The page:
Septimo, who grew up in the high desert of eastern Washington, studied natural resource conservation at Eastern Washington University before heading to Panama with the Peace Corps. There she worked on environmental education and conservation; and also met her husband, Eliecer Septimo.
The Peace Corps, she said, “is a great way to be abroad … a great way to be outside the tourist box.”
Returning to the U.S., she finished her master’s degree at Eastern Washington University before heading south to Napa County to take a job with the Land Trust four years ago.
Another aspect of her job, Septimo explained, is leading field trips out onto Land Trust preserves. “It’s a great way of getting people out into the Land Trust lands,” she said.
Along the way, she has learned to know these wild places as only a person who had spent the bulk of her time in them can: As her media charges sat high up on a mountain, admiring the views of the distant valley, they embarked on a discussion of whether or not the tree that shaded them was an oak tree.
“It’s a white Oregon oak,” Septimo told the duly impressed group. “It took some time,” she explained, “but I think I’ve got all the oaks now.”
When the Jeeps could go no further, Septimo led the puffing reporters on a hike up to the top of the aptly named Potato Hill, where the reward was a 360-degree view of wilderness — not a grapevine in sight.
Here was Napa County as it was and will now continue to be, she explained. The Dunn-Wildlake property, she said, is a “marquee that indicates the dedication of the Napa community” — and this, she added, is part of a tradition that goes back to the landmark 1968 Ag Preserve legislation passed by voters to protect the agricultural lands of the county.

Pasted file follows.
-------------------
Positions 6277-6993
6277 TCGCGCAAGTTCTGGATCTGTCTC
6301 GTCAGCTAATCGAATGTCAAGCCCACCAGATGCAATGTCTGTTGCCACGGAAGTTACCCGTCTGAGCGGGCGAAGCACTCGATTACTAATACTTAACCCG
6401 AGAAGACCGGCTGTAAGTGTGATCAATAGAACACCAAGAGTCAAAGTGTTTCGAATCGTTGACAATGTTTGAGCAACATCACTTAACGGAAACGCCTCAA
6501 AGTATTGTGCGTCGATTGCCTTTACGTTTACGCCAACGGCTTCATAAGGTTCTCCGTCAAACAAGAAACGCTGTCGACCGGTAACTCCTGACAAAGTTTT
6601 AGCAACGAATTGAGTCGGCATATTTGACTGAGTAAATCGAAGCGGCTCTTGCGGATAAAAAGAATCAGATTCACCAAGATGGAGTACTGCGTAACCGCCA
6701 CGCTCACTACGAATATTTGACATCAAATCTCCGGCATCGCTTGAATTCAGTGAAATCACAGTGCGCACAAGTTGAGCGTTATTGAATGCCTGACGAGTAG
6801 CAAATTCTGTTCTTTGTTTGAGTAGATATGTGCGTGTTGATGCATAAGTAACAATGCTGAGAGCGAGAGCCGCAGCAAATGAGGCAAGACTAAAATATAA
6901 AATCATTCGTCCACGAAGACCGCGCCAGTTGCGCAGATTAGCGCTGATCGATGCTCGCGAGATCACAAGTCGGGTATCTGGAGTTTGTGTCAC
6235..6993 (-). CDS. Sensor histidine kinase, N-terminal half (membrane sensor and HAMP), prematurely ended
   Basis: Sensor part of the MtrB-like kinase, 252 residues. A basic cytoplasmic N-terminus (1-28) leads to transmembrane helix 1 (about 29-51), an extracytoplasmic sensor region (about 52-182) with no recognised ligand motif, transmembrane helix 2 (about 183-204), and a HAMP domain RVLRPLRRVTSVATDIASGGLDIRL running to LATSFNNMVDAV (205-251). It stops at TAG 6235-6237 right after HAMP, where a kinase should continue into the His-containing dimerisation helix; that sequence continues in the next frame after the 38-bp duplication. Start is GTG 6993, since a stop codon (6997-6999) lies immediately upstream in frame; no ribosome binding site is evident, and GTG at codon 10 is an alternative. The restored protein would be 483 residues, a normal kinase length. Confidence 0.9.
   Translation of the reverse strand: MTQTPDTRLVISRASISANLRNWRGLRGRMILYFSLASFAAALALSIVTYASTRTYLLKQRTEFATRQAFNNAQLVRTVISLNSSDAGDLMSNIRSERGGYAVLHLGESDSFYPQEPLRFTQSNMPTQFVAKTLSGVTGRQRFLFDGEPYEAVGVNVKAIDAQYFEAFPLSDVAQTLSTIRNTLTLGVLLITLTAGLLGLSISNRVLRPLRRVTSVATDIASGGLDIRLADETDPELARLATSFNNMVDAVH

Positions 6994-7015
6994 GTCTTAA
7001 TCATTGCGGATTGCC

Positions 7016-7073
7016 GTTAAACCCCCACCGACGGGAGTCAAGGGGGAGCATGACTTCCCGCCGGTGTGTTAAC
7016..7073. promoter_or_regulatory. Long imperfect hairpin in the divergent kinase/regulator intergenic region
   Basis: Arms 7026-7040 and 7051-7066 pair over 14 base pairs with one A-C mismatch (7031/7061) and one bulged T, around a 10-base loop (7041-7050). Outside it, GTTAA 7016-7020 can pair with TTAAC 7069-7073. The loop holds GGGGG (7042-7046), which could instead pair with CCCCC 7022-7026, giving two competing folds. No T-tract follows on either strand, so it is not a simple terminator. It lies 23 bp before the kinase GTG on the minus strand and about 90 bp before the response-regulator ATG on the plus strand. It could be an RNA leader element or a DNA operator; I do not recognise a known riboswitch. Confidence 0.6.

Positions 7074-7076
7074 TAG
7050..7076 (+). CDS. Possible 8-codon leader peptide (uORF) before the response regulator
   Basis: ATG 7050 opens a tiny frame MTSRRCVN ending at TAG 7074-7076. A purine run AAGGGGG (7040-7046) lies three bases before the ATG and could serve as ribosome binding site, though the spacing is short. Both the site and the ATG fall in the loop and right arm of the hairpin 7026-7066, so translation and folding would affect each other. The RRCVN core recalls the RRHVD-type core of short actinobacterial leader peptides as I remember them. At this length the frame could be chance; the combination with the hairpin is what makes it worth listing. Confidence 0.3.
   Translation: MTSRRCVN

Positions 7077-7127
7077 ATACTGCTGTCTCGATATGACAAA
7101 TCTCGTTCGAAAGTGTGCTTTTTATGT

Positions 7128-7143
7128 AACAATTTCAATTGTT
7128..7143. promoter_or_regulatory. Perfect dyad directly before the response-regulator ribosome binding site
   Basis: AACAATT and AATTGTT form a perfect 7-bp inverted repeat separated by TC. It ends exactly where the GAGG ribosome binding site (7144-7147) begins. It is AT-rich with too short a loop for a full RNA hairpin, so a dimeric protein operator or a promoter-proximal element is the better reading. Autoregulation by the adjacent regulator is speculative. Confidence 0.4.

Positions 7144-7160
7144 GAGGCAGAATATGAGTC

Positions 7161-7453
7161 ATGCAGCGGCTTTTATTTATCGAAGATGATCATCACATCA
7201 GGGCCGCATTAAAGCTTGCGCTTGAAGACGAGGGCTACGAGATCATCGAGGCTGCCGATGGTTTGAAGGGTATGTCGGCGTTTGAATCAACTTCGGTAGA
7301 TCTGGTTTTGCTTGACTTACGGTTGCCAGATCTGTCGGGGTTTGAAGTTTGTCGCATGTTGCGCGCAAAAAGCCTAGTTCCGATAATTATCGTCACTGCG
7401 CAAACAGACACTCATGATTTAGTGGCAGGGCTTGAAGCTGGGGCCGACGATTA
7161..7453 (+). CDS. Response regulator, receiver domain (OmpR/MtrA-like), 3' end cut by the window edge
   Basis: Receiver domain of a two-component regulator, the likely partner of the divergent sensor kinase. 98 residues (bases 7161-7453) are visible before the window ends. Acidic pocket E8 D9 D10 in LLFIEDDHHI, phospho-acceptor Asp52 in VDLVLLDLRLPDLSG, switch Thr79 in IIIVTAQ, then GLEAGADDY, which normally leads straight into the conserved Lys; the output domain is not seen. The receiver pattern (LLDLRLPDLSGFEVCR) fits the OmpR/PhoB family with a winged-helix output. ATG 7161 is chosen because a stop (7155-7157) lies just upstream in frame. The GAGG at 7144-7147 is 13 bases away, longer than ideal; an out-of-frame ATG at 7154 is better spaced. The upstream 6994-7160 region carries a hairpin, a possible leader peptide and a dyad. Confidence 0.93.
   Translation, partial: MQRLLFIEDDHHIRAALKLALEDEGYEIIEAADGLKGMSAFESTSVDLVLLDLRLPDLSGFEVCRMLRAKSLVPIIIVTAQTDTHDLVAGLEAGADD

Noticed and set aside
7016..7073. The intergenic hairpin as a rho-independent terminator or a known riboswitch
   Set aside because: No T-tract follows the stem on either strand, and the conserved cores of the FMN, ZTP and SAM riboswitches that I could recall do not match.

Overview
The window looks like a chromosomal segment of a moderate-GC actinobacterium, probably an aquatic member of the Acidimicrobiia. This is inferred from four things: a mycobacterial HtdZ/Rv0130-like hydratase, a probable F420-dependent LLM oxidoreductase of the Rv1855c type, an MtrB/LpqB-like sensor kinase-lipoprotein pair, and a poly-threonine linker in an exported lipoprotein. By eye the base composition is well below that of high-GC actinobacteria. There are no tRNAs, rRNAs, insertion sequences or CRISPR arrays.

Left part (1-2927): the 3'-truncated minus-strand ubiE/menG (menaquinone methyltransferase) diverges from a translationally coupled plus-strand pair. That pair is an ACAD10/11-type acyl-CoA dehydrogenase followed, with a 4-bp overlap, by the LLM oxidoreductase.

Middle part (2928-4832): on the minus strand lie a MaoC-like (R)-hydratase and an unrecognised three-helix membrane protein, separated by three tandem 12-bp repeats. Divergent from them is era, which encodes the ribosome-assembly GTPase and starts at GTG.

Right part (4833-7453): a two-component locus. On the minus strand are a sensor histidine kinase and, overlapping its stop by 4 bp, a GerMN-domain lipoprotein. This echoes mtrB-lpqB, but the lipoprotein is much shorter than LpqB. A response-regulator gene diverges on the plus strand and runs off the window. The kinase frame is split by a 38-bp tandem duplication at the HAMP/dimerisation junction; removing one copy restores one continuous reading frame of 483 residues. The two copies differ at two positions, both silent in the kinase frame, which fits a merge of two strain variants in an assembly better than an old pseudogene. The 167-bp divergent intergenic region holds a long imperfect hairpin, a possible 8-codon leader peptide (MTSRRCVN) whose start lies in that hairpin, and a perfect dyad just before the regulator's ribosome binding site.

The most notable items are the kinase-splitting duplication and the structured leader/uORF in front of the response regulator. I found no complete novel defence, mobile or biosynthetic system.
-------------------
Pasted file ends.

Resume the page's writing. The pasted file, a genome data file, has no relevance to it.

“I think it’s pretty cool that Napa did such a thing back then,” she said.
Lena Septimo shows a touring group of reporters the map outlining the Duff-Wildlake property. The Land Trust of Napa County was able to raise $28 million to purchase it and prevent its being developed. Submitted photo

Friday, May 4, 2012

Mercury Waste is in the air and water

For an unknown period of time, the 5 bay area refineries have not kept any records about their mercury waste, on average 3700lbs every year, which contributes to the high incidence of mental and physical disorders caused by mercury poisoning of the unborn amidst one of the highest cancer regions in the USA.
According the a 2007 audit, the San Francisco Bay Regional Water Quality Control Board has found that the 5 refineries are in contempt of the public ecology, and are fining them $1000 a day until they figure out a way to explain where all the mercury waste goes. 
Unfortunately, because all 5 refineries in the bay area have "excused" themselves from explaining why they never kept records of where the mercury waste goes, in contempt f the clean air act, their lawyers are helping to write a methodology to account for mercury waste that will not negatively impact investors shares. In other words, there is a strong chance they are going to lie, alot, and the Water Quality Control Board will accept it, and the public won't know the difference.
We, the People, need verified, independent, mercury testing, conducted by an assembly of Bay Area and Sacramento Delta peoples. We are all in danger... autistic children, nerve damage and loss of cognitive intelligence, politics of corruption, danger to water, fish, land animals, farms.

2007-05 "The case of the missing mercury" from "Eco News" newspaper